Author(s): Olmos J, Ochoa L, PaniaguaMichel J, Contreras R
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Abstract BACKGROUND: Dunaliella salina is the most important species of the genus for beta-carotene production. Several investigations have demonstrated that D. salina produces more than 10\% dry weight of pigment and that the species grows in salt saturated lagoons. High plasticity in the green stage and the almost indistinguishable differences in the red phase make identification and differentiation of species and ecotypes very difficult and time consuming. RESULTS: In this work, we applied our intron-sizing method to compare the 18S rDNA fingerprint between D. salina (CCAP 19/18), D. salina/bardawil (UTEX LB2538) and beta-carotene hyperproducing strains of Dunaliella isolated from salt saturated lagoons in Baja, Mexico. All hyperproducer strains reached beta-carotene levels of about 10 pg/cell. Optical microscopy did not allow to differentiate between these Dunaliella strains; however, 18S rDNA fingerprinting methodology allowed us to differentiate D. salina from D. salina/bardawil. CONCLUSION: In Baja Mexico we found D. salina and D. salina/bardawil species by using intron-sizing-method. The National Center for Biotechnology Information (NCBI) Dunaliella 18S rDNA gene sequences were analyzed with our methodology and extraordinary correlation was found with experimental results.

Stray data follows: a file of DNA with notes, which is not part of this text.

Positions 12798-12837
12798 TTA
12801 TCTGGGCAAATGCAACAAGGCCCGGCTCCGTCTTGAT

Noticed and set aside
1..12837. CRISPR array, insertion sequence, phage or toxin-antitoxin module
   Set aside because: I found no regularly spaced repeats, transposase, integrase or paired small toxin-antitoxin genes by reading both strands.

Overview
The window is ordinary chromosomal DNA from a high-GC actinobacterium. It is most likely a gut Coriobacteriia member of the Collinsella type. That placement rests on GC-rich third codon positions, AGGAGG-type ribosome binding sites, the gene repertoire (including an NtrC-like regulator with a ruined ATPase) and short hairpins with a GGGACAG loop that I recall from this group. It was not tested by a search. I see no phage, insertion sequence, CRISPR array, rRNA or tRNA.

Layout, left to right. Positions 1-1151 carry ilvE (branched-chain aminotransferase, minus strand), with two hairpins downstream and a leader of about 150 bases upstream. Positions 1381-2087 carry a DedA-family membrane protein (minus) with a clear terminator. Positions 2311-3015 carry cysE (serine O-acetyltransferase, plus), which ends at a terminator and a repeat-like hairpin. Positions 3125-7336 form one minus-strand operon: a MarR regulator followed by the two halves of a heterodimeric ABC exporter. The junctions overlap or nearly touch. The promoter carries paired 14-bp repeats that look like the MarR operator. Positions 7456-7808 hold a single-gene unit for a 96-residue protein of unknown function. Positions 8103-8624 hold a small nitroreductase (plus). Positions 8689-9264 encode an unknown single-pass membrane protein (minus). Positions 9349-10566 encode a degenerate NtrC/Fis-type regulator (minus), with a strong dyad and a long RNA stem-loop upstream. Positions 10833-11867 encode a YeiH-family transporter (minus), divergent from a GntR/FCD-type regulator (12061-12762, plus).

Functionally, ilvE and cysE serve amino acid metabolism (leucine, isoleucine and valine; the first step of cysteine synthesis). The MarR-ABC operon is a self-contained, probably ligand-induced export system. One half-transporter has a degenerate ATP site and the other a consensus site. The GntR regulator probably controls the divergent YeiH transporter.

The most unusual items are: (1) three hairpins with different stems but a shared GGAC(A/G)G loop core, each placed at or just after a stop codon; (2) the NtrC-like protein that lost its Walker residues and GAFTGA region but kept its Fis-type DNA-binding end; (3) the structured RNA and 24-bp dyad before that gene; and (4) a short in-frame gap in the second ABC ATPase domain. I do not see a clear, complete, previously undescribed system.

This article was published in Saline Systems
and referenced in Journal of Microbial & Biochemical Technology